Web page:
Clinical trials are limited by entry criteria, for example, excluding patients with uncontrolled medical conditions or severe DR, and have a limited number of trial subjects. In particular for DMO, the haemoglobin A1c and blood pressure in pivotal trials can be substantially different from ‘real-world’ patients,9 10 although a recent study suggests this may not affect outcomes of treat-ment.11 Electronic medical record (EMR) systems, if well-designed, offer more complete, prospective, real-time data collection as a by-product of routine care. They can be designed to mandate capture of a deﬁned minimum dataset and allow the collection of more enriched datasets. The NHS Connecting for Health’s‘Do Once and Share’programme has deﬁned EMR datasets in ophthalmology including: diabetic eye disease, the cataract national dataset and the glaucoma dataset.12
This study aims to report the visual outcome and deﬁne benchmark standards of care for patients treated with ranibizumab for DMO at a large number of the UK centres.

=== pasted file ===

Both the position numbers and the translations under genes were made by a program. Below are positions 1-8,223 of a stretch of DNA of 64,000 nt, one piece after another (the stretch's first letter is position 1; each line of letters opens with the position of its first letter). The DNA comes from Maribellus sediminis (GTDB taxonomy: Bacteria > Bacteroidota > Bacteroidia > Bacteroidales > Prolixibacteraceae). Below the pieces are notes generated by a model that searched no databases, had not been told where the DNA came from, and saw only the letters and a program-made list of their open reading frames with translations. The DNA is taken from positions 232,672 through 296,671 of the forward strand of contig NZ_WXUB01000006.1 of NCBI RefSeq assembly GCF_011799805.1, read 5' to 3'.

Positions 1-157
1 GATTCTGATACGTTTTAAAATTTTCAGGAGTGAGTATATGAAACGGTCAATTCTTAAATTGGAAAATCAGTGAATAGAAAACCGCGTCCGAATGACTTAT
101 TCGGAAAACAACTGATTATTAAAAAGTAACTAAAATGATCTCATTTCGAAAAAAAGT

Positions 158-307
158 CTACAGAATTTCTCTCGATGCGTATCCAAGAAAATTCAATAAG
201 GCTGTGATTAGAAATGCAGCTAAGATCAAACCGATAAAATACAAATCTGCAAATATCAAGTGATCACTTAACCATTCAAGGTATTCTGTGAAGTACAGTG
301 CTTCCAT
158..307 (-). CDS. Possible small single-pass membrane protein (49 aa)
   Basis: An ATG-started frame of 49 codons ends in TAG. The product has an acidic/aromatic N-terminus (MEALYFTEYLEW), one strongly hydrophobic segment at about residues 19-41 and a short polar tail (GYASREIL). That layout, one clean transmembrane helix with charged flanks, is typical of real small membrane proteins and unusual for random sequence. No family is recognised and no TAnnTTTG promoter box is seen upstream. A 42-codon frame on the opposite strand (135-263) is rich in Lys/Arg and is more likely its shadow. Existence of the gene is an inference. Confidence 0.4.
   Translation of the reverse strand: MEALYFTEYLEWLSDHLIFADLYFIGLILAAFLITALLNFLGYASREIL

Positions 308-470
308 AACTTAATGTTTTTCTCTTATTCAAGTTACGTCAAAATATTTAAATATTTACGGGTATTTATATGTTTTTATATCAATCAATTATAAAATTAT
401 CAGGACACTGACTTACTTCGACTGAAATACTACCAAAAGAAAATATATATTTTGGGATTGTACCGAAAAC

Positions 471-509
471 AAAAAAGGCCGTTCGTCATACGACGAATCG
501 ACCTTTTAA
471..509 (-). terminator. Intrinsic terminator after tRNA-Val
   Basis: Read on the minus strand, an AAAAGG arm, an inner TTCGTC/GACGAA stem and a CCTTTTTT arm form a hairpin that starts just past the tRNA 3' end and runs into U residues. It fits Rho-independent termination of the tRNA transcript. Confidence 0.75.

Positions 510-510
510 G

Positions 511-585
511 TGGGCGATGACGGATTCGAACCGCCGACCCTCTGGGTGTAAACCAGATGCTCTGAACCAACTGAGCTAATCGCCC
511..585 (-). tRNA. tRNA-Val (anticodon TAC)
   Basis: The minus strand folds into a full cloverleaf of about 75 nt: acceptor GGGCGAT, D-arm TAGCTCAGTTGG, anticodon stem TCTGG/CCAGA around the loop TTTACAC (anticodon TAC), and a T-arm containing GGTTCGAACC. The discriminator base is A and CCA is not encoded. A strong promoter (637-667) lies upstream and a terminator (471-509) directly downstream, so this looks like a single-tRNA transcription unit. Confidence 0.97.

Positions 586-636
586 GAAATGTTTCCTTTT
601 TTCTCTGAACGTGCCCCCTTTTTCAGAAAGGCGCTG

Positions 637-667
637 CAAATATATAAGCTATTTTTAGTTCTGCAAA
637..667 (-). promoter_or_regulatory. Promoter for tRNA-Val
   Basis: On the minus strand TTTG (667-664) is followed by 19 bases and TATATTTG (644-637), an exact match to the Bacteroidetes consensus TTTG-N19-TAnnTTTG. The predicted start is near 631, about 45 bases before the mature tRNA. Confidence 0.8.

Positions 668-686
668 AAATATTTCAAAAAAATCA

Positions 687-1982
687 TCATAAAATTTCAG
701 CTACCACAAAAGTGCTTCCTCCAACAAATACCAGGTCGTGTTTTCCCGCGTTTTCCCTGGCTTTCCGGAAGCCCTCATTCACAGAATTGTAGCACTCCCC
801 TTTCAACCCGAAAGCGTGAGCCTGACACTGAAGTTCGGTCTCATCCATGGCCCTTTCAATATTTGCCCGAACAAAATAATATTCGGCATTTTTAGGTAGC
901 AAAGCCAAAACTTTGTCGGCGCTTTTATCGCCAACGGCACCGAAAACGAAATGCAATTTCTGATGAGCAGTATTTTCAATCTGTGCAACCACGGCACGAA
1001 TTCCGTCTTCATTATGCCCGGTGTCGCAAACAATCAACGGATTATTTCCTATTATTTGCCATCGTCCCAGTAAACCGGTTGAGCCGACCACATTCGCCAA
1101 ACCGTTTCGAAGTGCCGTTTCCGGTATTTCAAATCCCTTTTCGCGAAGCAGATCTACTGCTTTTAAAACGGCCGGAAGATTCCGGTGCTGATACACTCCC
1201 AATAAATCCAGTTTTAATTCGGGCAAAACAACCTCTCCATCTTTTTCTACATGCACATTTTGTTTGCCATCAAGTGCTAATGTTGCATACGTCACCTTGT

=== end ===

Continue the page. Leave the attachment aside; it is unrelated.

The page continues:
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METHODS Ethical approval
The lead clinician and Caldicott Guardian at each centre gave written approval for extraction of anonymised data. The study protocol was approved by the head of research governance at the lead clinical centre. This study was conducted in accordance with the Declaration of Helsinki and the UK Data Protection Act.
Anonymised data were remotely extracted from 19 centres using the same EMR system (Medisoft Ophthalmology, Medisoft, Leeds, UK) in November 2014. Each site is the only NHS pro-vider of DMO care to their local population and very few patients switch between providers or access care privately. Data were extracted through the EMR compulsory DR structured assessment module (see online supplementary ﬁle for detailed explanation). Demographic data were extracted from the hospi-tal’s patient administration system to the EMR.
All patients had data extracted from the time of theirﬁrst DR structured assessment entry onto the EMR, including the data from the time of theirﬁrst injection of ranibizumab up to the date of their last clinical entry before the data extraction on 26 November 2014.